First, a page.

The new Arab News/YouGov poll on US perceptions of the current dispute between Qatar and some of its Arab neighbors is both interesting and complex.
Interpreted properly, credible opinion polling is a highly valuable tool for understanding the reality of popular positions and their underlying causes.
For example, the repeat polling in Egypt that revealed how rapidly support for the Freedom and Justice Party (FJP) and the Muslim Brotherhood fell off a cliff between early 2012 and 2013 — and why it did so — told those who were prepared to listen something very important about the fragility of their position. The fact that the Brotherhood members themselves failed to understand this — and their external sympathizers refused to believe it — also told us something important about the power of wishful thinking.
So what does this poll tell us about US attitudes to the various actors in this current dispute? To give a properly considered answer to this question, of course, I would need to study the data and methodology in more detail. But my initial reactions are as follows. First, there is a surprising level of awareness of the core problem — security, stability and counter-terrorism. This has been widely covered in the serious US press — the New York Times, the Washington Post and so forth. But their readerships tend to be elite and liberal. The poll suggests that anyone who follows the news has a relatively high level of awareness not just of the dispute but of wider factors including Syria and Iraq. And that in turn suggests that the Middle East is becoming a more pressing concern for a significant number of Americans.
That is perhaps hardly surprising given the viciousness and persistence of armed conflict in the region. But it shows a relatively high level of sophistication to link these conflicts to wider political disputes between individual states over the future of the region. And it is here that we see perhaps the most interesting point. There is a high level of support for the view that Egypt and the UAE are friends of the US. Saudi Arabia has ground to make up here, which is an important policy point for decision-makers in Riyadh: Reputation matters in the modern world and you do not improve that without a smart, targeted and sustained communications strategy. But Qatar comes off worst, with strongly negative views associated with the country over issues such as terror financing and Al Jazeera’s news reporting. Qatar’s humanitarian, educational and development efforts are unrecognized. That is almost certainly not the case in parts of the wider Middle East: Qatar has long been a generous donor to Gaza, for example.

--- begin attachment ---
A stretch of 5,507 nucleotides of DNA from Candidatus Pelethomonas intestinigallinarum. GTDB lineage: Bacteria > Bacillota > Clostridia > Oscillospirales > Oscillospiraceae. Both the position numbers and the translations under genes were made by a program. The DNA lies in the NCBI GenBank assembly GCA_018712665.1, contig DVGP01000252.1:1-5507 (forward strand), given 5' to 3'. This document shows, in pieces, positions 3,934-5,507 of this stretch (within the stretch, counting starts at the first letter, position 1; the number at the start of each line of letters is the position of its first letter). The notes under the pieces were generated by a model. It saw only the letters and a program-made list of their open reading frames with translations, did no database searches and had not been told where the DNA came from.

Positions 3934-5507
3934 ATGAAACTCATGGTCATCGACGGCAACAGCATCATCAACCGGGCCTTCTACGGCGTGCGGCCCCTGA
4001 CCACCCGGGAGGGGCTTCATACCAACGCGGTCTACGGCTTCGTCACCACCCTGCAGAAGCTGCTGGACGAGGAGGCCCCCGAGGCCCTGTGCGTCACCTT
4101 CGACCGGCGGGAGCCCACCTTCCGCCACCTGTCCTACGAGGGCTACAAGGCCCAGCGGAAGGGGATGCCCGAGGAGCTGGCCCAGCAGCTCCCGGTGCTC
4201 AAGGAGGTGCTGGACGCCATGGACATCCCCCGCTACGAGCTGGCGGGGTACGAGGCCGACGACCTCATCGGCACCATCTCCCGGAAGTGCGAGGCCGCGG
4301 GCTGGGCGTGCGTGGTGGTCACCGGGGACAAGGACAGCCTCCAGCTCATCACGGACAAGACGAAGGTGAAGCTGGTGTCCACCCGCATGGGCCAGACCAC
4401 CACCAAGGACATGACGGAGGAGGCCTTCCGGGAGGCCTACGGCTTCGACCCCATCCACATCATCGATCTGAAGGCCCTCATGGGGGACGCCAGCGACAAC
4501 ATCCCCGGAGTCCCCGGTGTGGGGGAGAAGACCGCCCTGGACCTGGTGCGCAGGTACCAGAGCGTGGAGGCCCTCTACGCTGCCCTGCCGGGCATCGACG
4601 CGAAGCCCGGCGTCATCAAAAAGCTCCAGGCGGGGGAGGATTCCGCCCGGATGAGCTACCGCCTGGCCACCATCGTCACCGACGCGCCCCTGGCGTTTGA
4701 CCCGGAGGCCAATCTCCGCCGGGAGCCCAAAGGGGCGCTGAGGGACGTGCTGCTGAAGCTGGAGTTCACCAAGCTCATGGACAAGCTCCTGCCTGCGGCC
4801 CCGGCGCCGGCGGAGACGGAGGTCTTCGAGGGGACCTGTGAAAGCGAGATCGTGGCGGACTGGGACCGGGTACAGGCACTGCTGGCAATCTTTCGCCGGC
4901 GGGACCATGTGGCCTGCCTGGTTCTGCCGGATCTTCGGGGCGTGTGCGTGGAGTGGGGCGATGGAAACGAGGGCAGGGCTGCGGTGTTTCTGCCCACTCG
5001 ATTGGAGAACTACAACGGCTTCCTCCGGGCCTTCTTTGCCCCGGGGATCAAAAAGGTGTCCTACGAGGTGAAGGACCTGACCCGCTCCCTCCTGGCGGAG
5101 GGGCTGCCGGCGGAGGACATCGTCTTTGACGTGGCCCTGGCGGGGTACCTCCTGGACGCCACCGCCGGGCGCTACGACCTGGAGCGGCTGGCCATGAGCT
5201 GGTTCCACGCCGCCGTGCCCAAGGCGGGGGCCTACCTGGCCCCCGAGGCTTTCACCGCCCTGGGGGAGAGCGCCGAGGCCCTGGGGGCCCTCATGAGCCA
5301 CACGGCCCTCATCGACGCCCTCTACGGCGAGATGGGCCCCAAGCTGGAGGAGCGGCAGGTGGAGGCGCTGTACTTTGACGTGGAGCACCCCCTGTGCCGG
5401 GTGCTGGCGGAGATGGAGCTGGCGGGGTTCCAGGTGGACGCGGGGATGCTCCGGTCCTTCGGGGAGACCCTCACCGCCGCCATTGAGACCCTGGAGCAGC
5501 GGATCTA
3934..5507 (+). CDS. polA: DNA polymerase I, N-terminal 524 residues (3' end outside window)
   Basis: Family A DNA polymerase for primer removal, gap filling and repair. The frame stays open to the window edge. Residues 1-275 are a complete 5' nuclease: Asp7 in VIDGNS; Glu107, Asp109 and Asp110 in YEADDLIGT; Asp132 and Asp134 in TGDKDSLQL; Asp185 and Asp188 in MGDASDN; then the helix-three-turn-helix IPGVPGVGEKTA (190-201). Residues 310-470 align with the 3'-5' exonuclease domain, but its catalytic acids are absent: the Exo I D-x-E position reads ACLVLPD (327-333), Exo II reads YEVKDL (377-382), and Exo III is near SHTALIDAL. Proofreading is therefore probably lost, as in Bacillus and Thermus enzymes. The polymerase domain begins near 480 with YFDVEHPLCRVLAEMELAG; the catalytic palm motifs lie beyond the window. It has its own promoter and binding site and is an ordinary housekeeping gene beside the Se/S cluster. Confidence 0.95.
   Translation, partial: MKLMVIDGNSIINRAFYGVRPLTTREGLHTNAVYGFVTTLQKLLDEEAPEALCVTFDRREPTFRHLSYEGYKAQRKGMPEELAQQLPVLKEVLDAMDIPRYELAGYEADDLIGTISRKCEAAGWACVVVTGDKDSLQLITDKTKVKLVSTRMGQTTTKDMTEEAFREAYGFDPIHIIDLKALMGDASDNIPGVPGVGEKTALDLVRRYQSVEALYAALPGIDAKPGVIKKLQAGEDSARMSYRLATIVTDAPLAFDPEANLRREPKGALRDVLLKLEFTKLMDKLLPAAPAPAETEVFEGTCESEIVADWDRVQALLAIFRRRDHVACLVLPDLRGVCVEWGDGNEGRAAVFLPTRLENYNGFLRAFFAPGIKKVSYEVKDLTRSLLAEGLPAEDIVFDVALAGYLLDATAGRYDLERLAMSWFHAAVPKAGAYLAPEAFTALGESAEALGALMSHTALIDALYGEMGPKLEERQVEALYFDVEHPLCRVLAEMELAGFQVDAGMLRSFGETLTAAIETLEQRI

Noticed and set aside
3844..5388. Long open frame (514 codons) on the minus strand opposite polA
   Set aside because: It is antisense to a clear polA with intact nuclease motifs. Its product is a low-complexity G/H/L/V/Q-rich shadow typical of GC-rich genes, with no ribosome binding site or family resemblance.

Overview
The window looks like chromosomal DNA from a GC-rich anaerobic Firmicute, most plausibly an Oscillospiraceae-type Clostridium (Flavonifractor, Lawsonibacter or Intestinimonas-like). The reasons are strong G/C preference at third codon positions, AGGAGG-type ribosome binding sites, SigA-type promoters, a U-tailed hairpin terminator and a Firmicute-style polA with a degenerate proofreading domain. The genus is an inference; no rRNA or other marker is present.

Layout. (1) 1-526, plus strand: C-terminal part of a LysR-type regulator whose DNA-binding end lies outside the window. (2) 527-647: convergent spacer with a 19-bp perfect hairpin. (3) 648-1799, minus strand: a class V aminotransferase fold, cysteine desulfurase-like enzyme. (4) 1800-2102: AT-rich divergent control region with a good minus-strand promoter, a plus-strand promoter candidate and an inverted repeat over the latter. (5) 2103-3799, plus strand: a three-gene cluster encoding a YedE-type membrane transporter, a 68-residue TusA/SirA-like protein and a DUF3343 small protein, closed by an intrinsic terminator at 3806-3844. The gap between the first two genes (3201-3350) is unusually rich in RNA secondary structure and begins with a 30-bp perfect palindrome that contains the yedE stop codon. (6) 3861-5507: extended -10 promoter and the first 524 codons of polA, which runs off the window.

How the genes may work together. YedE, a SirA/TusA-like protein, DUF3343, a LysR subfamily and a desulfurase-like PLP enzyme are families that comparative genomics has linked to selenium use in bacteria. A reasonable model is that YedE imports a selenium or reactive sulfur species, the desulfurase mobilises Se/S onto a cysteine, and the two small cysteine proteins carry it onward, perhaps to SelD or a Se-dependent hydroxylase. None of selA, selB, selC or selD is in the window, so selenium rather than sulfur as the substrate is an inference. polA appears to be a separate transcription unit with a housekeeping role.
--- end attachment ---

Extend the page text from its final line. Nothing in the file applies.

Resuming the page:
But even here simply spending money doesn’t guarantee popularity. In Libya, as I witnessed at first hand in 2011, if people think you are spending money to buy their affections while seeking to manipulate the political situation to advance your own interests and those of selected clients, it will not end well. And in spite of efforts over the last decade or so to persuade people that Hamas and the Muslim Brotherhood are both distinct from and more acceptable than Al-Qaeda and Daesh — often on the grounds that they are committed to an Islamist version of the democratic process and the nation state — a high plurality of the respondents to the poll remain rightly suspicious of them.
That represents a failure of the project to frame them as essential participants in any future political-security dispensation in a reconstructed Arab Middle East and North Africa. The same applies to the Taliban in Afghanistan. That should give pause to those who think that various forms of political Islamism — all of them with at least a contextual willingness to deploy tactical violence to achieve their aims — need to be reintegrated into national political processes without any fundamental change in their approach.
And it points to something that Karl Popper, the distinguished defender of open societies against their totalitarian enemies, made clear over half a century ago: Wisdom is not the preserve of elites. It emerges in the collective attitudes and decisions of ordinary people, their instincts and their common sense. We have seen that in various forms in Egypt, in Libya, in Tunisia, in Iraq and in the Gulf over the last seven years. You can’t buy that. And you shouldn’t want to.
— Sir John Jenkins is Corresponding Director (Middle East) at the International Institute for Strategic Studies (IISS), based in Manama, Bahrain. He is also a Senior Fellow at Yale University’s Jackson Institute for Global Affairs. Until January 2015, he was the British ambassador to Saudi Arabia. He was also the Benghazi-based British Special Representative to the National Transitional Council and later ambassador to Libya during the 2011 revolution, ambassador to Iraq, Syria and Burma and consul-general in Jerusalem. In a 35-year career in the British diplomatic service, he also lived and worked in Kuwait, the UAE and Malaysia. He was director for the Middle East and North Africa in the Foreign Office in London from 2007-2009.